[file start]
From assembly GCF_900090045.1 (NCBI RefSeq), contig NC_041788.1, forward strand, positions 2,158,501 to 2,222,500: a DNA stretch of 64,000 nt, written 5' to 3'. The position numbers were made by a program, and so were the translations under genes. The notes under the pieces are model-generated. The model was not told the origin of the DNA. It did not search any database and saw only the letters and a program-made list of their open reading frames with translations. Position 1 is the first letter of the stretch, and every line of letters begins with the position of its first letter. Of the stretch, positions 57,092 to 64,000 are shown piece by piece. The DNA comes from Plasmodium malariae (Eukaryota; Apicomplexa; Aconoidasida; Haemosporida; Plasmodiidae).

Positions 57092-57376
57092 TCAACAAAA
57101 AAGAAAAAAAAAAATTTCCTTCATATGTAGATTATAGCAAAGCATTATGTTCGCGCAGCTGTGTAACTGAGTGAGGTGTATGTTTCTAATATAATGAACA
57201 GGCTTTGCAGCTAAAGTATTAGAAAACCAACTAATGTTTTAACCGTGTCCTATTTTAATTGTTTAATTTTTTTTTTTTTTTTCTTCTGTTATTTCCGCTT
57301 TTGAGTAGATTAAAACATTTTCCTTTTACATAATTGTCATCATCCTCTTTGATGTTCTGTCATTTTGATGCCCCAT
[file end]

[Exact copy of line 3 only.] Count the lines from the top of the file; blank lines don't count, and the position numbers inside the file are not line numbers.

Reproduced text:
57092 TCAACAAAA